From spaghetti sauce to televisions to medicine to nuclear materials, the packaging used to hold and transport items is nearly as important as the contents themselves. The university is currently partnering with American Packaging Corporation (APC), a longtime industrial leader in the field, to develop innovations in packaging science that can improve the overall quality of an innumerable variety of products.
"The physical failure of a package can destroy the value of an entire product," notes Dan Johnson, chair of Department of Packaging Science. "RIT and APC are combining their expertise in the field to develop novel materials, designs, and processes that will improve packaging quality and product delivery."
Thanks to an initial $1 million gift from APC, RIT established the Center for Packaging Innovation in 2007. Earlier this year, APC committed to an additional $1.2 million gift to upgrade equipment and facilities and enhance research and training programs being conducted through the center.
"The development and implementation of new materials and applications is critical to the continued success of both APC and the packaging industry as a whole," says Peter Schottland, CEO of American Packaging. "Our continued collaboration with RIT just makes good business sense."
The center conducts work in applied research, industrial training, and education with a particular focus on sustainability. This includes efforts to develop and test novel green materials such as biodegradable polymers and recyclable plastics. It has also partnered with other organizations to advance multiple aspects of packaging design, including a collaboration with NASA to develop flexible protective packaging for critical space hardware.
"Packaging design can be an extremely complex task because numerous factors play into how a package looks and the materials that must be enclosed," notes Changfeng Ge, professor of packaging science at RIT. "We are creating scientifically accurate and reliable methods for assessing the needs of a particular product and then designing a package that meets that need, sustainably and inexpensively."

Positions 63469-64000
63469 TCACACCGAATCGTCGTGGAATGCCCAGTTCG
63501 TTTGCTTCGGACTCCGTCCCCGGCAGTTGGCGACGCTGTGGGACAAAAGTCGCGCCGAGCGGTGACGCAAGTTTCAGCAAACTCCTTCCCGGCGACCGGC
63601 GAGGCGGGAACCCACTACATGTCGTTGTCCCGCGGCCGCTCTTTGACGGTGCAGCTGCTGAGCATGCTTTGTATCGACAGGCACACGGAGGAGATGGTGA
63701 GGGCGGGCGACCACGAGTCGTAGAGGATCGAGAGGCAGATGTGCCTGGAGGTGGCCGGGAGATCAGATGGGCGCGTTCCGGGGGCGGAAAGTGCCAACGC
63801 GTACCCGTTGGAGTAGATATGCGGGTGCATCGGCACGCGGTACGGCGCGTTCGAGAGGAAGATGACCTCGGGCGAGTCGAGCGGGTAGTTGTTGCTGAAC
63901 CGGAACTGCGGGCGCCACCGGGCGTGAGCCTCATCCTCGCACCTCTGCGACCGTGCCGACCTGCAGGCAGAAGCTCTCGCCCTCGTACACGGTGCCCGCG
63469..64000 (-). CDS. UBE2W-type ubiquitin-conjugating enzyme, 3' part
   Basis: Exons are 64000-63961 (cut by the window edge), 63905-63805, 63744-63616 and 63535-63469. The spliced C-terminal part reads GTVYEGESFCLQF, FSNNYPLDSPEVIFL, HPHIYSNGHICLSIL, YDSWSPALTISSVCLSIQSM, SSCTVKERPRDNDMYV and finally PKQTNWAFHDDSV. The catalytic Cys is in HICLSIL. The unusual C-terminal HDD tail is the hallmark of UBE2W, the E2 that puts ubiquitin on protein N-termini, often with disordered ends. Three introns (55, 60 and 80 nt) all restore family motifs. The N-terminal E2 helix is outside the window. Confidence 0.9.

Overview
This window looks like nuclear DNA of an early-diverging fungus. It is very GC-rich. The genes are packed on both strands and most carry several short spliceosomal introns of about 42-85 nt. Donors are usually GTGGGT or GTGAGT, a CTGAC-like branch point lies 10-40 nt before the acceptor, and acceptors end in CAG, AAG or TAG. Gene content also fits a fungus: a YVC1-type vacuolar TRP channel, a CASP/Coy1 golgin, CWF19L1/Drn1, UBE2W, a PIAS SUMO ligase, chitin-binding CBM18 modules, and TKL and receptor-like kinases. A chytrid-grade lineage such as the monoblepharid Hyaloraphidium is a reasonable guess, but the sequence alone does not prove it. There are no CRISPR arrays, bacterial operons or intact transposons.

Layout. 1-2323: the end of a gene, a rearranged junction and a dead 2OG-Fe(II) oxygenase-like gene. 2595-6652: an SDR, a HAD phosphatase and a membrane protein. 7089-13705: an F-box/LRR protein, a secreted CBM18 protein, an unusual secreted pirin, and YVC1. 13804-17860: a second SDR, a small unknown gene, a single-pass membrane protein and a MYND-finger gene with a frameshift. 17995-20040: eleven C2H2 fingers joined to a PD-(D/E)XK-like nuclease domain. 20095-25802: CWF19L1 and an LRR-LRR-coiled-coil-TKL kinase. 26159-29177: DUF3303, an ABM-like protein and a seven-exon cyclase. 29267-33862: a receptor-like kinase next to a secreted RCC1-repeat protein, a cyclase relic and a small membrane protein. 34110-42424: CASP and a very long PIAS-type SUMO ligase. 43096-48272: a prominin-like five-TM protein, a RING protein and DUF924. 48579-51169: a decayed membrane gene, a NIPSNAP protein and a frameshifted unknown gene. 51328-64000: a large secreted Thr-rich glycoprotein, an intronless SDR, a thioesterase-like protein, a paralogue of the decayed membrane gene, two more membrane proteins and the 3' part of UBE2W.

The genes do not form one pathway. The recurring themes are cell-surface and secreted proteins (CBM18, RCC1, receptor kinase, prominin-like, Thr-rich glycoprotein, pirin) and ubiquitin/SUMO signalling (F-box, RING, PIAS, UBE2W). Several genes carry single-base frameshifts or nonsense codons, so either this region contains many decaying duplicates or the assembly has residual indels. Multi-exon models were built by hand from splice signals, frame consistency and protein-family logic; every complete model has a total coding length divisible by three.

The center also works closely with RIT's bachelor's and master's degree programs in packaging science to assist students in improving design thinking, analysis, and prototyping skills. For example, the center has partnered with RIT's Department of Industrial Design to host an annual student design competition that pairs student teams with corporate partners to improve the packaging for current products. Previous company participants for the competition include General Mills, Kraft, and Colgate-Palmolive. "One of our central goals is creating a new generation of packaging scientists and engineers who have the skills and expertise necessary to develop the next novel technology," adds Johnson. "Our students are one of the most important 'innovations' we produce."
Moving forward, RIT and APC hope to expand their research program with the development of a new center devoted to sustainable packaging. The effort will include multiple corporate sponsors and will focus on the implementation of materials and designs that specifically lower the overall environmental footprint of products.
"In many cases, the package contains the most waste of any portion of a product," Ge says. "We want to expand on our previous work in green materials and design to produce leaner, greener packaging designs that accomplish the same goal with less waste."
Johnson notes that the future direction of the center is in part based on the continued feedback on industry trends the partnership with APC provides.
"APC is on the front lines and understands the current needs of the industry," he adds. "Through our partnership we can take that knowledge and infuse it through the education and research we conduct on campus, providing innovative and timely solutions to the pressing problems the industry faces."